|The Dongdaemun Gate (Heunginjimun Gate), one of the many landmarks of Seoul. Rebuilt in 1869, it is one of The Eight Gates in the Fortress Wall of Seoul.
My first visit to Seoul was a business trip back in 2011. Despite being a short 3-day stay of mainly business card exchanges with no sightseeing, this beautiful capital of South Korea had left a deep impression in my mind, touched my heart and stirred my soul.
Three years later, I had decided to return to this heartfelt city in search of some Kimchi and K-pop overdose that would easily electrify anyone with much flurry and fiery.
A 7-day itinerary for the world's second largest metropolitan city (after Tokyo) may sound rather short at first. But in the context of tourism and by the measurement of travel brochures, I had figured that a week's stay in the capital would be enough. Consider one would have otherwise covered from Seoul to Jeju and done some skiing in the mountains within 7 days with the help of Chan Brothers' highly efficient planning.
If you have seen my previous posts, you might have realised by now that detailed planning isn't my cup of tea. Call me lazy or incompetent, it just seems getting harder and harder to work out each trip in recent years.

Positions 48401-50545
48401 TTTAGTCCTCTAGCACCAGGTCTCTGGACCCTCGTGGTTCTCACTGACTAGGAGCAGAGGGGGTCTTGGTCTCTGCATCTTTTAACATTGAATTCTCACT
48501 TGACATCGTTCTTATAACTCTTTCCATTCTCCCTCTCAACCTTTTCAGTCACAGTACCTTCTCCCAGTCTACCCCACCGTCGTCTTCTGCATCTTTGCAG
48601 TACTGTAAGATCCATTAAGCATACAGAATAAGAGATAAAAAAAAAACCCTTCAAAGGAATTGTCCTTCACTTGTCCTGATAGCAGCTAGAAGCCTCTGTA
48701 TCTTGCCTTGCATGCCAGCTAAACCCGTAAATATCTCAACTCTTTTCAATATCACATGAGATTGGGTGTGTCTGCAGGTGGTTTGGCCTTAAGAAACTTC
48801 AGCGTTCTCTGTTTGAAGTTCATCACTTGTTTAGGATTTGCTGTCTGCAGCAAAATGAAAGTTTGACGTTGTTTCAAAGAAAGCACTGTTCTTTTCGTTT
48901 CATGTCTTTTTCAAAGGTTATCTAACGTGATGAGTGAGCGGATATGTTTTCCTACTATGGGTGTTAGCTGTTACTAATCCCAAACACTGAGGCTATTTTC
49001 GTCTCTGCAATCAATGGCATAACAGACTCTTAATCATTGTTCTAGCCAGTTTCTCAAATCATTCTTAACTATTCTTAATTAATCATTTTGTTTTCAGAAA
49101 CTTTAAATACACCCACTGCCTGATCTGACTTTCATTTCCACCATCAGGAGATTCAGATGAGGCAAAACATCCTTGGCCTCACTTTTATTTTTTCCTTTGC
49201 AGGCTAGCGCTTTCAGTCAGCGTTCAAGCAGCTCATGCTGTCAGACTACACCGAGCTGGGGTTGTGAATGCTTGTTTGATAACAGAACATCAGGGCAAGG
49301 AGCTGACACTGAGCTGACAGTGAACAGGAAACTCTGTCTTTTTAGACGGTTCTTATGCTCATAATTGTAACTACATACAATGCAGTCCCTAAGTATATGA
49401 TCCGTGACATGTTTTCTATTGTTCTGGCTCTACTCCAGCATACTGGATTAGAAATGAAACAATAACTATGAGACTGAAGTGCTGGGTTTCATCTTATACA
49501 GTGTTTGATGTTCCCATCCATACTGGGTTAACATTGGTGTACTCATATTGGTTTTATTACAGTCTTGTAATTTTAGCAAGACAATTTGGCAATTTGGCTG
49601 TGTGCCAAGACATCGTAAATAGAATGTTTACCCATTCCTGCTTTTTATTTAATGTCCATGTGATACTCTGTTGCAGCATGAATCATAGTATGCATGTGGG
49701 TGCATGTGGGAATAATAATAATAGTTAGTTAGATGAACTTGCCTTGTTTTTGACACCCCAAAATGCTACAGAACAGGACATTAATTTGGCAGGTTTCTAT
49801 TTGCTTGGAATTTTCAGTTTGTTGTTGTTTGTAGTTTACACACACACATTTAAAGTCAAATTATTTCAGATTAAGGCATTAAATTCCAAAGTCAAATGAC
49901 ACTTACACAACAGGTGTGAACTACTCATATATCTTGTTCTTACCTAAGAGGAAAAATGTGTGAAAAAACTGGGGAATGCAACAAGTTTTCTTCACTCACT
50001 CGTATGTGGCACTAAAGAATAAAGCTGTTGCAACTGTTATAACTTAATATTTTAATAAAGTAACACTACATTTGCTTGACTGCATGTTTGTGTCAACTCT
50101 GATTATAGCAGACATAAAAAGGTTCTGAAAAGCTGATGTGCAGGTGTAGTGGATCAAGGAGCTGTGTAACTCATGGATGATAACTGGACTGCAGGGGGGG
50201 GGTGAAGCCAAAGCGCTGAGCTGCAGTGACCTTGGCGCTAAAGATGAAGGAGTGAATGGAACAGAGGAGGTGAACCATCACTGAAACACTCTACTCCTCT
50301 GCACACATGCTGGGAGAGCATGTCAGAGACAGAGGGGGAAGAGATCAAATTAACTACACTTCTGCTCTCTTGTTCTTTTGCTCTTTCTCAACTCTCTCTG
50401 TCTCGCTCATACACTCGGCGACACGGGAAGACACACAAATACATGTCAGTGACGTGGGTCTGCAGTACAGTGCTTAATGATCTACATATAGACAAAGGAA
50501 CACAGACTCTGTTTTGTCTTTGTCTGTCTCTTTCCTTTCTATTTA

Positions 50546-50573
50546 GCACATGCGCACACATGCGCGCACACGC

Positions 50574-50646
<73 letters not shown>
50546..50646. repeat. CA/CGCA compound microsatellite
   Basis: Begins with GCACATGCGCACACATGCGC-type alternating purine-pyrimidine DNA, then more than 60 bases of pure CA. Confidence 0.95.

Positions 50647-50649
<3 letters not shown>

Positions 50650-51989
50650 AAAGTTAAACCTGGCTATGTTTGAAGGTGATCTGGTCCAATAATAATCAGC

With no exception this time, my 7-day travel planner printed on a piece of A4-sized paper was still a blank when I arrived in Seoul, except for the name of a few places scribbled faintly and sparsely in pencil. Yes, it was on a sheet of A4 paper and I wasn't using an iPad. I still plan and document my travel on pieces of paper.
Getting from the airport to the city was a breeze. The signs were very clear and one could walk to the connected subway station easily with their luggage. The A'REX rapid transit gets you directly from Incheon into the city centre in about an hour.
Getting around the city on subway was easy and efficient, but do require some careful prior route-charting. After all, the Seoul metropolitan subway system is the world's longest metro system in terms of total combined route length. It's an amazing subway network with a labyrinth of lines that seems to have ran out of colours to represent and distinguish one line from another. Good luck for travellers with colour-blindness.
With a flexible itinerary and little expectation, we were able to visit several key attractions and spend sufficient time at each place at a leisurely pace. From the UNESCO World Heritage Sites of Joseon dynasty to the bustling shopping districts of Myeongdong and Insadong, that sheet of A4 paper was filled up with many places in no time.